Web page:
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Now that you have found some literature resources the next question has to be:
“Should I use this information?”
Not all information is created equal. Some information is more equal than others.
Your task is to sort out what is good, reliable, academically sound, rigorously researched information.
Don’t panic. It is not as hard as it seems and, there is a lot of data available to help you sort the good from the bad and ugly.
How Can I Tell
There are several techniques you can use to assess the academic quality and reliability of resources before spending time reading/viewing/listening to them:
Peer review – has it been assessed by respected academics in the field, see the Peer Review tab.
Use evaluation criteria - to make sure you select the RIGHT resources and avoid using CRAAP ones.
R - Relevant to your topic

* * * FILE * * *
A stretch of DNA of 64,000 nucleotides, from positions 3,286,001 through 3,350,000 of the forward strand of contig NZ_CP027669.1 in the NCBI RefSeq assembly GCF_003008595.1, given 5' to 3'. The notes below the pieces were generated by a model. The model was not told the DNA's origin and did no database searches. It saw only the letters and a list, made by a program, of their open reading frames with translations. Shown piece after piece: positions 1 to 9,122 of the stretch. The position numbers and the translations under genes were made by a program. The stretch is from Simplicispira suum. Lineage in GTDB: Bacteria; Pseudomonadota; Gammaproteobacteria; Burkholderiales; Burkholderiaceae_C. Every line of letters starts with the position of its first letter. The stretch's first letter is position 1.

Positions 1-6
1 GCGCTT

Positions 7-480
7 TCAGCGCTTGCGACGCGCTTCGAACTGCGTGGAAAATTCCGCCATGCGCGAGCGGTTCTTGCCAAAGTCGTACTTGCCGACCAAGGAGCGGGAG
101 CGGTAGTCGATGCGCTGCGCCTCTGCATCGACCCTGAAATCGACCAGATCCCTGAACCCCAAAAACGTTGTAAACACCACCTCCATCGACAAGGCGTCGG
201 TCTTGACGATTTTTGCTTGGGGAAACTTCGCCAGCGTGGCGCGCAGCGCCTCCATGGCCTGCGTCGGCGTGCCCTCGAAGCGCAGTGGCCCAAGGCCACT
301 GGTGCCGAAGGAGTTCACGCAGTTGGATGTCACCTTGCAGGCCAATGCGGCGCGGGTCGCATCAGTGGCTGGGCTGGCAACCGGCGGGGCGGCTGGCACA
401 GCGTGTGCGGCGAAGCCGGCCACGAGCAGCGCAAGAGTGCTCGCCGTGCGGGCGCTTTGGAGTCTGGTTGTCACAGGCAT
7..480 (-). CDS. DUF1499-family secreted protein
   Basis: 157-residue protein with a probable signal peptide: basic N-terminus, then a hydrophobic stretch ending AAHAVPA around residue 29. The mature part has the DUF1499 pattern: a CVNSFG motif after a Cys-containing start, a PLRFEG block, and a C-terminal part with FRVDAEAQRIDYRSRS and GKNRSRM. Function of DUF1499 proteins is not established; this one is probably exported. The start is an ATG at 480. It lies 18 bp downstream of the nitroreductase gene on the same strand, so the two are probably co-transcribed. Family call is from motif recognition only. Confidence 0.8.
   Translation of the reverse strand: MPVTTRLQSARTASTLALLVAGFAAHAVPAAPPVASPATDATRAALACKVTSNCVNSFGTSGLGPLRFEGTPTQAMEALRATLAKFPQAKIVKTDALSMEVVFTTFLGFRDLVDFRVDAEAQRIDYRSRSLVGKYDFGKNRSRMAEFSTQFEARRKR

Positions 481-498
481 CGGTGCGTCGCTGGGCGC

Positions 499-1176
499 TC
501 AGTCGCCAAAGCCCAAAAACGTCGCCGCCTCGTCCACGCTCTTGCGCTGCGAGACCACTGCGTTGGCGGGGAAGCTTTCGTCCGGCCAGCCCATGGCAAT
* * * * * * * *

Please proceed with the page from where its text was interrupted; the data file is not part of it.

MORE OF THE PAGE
I - Irreproachable in that they are accurate and not flawed.
G - Good quality resources that are authoritative and/or peer reviewed.
H - Help to support the purpose of your research or assignment
T - Timely relevance to your work.
Impact measures – refers to tools and sources you can use to evaluate quality based on citation counts and wider interest counted in social media. See this tab for more information about bibliometric and altimetric measures of objective quality.
Why Does it Matter
Using poor quality sources will reduce the credibility and reliability of your work. It may even result in you reaching the wrong conclusions.
This can have a serious impact on your work and may even result in greater harm as demonstrated in this video...
Contact for support
Email your questions to our friendly library staff.